Sunday was truly the crescendo of this fantastic festival. The weather had resolved into a pleasant sunny warmth, the growing attendance reached the highest it had been all weekend. Killorglin was packed with crowds enjoying the jam-packed schedule of music and art.
The glorious weather set the scene for the Killorglin rowing club’s annual regatta. All day rowing teams could be seen making circuits up and down the River Laune. Sunday was also one of the more family focused days, with events like the Frozen singalong and various arts and crafts workshops.
Up until K-Fest I had never considered attending a one-man play but the best thing about the line up of the festival is that it encourages you to broaden your horizons and check out new art forms. I attended the showing of James X, a widely acclaimed play written and performed by Gerard Mannix Flynn in The Courthouse venue.
The performance is centered around the titular James as he prepares to make a statement in court. He reads over his confidential file and recalls the events of his life. He enacts his childhood with frantic energy, long dramatic tirades and repetitive tattle-tale chanting impart an image of a chaotic youth interspersed with blunt colloquialisms that serve as a brief break in the tension. The energy builds and builds towards a gut wrenching twist. A truly phenomenal performance.
The biggest event of Sunday was the Screaming Pope Prize, Ireland’s most unique and newest visual art award exclusively organised as part of K Fest.
Every artist exhibiting at K Fest 2015 was considered and the judges admitted to having a very difficult time narrowing the nominees down to just 5 and an even harder time choosing an overall winner.
In the end Lorraine McDonnall was crowned this year’s winner of the The Screaming Pope Prize. Having been previously nominated last year the judges were blown away by her unique style with layer upon layer of detail. They were also impressed by her ability to create her work in front of an audience, a rare skill for many artists.
From The Screaming Pope I made my way back down to Kingston’s to watch the Rusangano Family set. The Limerick rap group’s set turned out to be the most riotous and high energy performance I’d see all weekend.
Rusangano Family stormed about the stage, not that they restricted themselves just to that small space. They sprang off the stage, diving among the crowd, practically forcing the audience to get up off their seats and dance.
They were a blur of motion never staying in the same spot for more than a few moments, spitting staccato, incendiary lyrics into the crowd jumping up onto tables and whipping onlookers into a frenzy. When they finally closed their set the audience was a dishevelled mass of flushed faces absolutely awe struck by the stellar performance they had just witnessed.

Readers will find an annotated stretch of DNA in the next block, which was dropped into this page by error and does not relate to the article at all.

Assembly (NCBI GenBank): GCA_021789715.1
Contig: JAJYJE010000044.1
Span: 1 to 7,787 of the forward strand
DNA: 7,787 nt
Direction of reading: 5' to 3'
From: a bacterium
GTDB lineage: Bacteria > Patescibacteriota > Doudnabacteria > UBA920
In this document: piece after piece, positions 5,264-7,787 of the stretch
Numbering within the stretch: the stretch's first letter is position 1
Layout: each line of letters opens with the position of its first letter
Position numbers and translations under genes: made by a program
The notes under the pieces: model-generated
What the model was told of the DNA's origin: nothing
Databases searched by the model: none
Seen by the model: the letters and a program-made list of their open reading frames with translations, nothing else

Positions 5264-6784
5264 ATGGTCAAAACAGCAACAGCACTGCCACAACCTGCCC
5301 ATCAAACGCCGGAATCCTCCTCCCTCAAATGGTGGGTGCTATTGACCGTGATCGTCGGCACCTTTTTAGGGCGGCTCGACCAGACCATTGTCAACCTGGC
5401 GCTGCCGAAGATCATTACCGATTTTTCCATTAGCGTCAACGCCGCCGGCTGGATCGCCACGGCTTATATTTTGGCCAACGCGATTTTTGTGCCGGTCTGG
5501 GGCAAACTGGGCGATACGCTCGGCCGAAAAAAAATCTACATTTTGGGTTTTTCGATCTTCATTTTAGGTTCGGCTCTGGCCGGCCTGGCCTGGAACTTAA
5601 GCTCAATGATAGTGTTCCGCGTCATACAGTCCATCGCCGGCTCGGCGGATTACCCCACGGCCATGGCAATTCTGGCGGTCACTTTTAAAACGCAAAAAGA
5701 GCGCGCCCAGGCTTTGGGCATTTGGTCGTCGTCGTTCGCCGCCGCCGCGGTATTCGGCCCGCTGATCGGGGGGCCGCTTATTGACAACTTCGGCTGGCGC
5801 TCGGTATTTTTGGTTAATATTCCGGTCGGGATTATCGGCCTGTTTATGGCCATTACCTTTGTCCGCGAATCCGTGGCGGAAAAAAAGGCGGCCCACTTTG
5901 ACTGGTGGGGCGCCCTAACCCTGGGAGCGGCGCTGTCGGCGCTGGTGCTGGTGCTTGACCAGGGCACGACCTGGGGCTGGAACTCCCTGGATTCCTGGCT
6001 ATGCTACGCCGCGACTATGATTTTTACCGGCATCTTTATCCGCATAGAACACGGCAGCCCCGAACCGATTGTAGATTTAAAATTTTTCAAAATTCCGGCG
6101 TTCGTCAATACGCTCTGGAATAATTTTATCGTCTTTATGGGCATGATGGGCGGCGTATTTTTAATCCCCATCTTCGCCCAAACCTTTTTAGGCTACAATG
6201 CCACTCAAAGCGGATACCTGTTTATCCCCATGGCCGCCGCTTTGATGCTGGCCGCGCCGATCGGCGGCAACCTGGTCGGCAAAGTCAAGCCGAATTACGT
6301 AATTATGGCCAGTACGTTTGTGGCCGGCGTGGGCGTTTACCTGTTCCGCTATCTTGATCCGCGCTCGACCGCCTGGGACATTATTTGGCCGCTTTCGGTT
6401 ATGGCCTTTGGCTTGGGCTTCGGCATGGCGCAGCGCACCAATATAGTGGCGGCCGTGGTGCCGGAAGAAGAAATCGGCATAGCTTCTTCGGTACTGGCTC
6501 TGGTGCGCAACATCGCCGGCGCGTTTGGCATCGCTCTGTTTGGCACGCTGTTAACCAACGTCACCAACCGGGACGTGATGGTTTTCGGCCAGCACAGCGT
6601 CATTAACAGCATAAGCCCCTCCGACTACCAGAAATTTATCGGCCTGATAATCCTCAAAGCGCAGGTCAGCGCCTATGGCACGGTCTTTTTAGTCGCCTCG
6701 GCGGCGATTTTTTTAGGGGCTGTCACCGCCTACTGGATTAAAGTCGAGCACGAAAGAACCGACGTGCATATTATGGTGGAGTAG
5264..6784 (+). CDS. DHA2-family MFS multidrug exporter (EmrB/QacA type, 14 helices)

The Final act of the weekend for me was the Art Crimes band in Sol y Sombra. The Art Crimes Band is a musical collective from Cork. They performed a raunchy set of jazz, funk and rockabilly. Which served as the perfect backing track for the burlesque performers who took to the stage alongside them. Foxie P Cox lead a troupe of performers in a sexy and fun show in which they mix more conventional striptease routines with comedic acts involving old lady costumes and unflattering nightdresses (these were still absolutely mesmerising).
Overall, K Fest is an amazing festival that celebrates the national art and music scene in Ireland. It really hammers home what an array of wonderful creative artists we have in this country and it’s staggering to see just how much talent we have across so many disciplines.
One of the most poignant things that struck me about K-Fest is just how much it is about community. The entire community of Killorglin had a hand in ensuring K Fest is the best weekend possible, and they were incredibly welcoming. The renovation and revitalisation of buildings that would otherwise remain abandoned is a beautiful idea. The message that despite all the damage the recession has inflicted upon the country there is always hope and life in art is something that will stay with me.
I leave Killorglin with fond memories and a bad hangover, I can’t recommend K Fest enough.
Image used in this article is artwork created by Lorraine Neeson the title of the piece is called The End. The work was installed in P. Sheehans former Sweet shop at K Fest 2015, in an exhibition titled ‘The Mind is the Screen’, curated by Maeve Lynch and Sophie Behal. The show included the following artists : John Smith, James L. Hayes, Lorraine Neeson, Hannah Fitz and Aaron Stapleton.
Written by Kyle Mulholland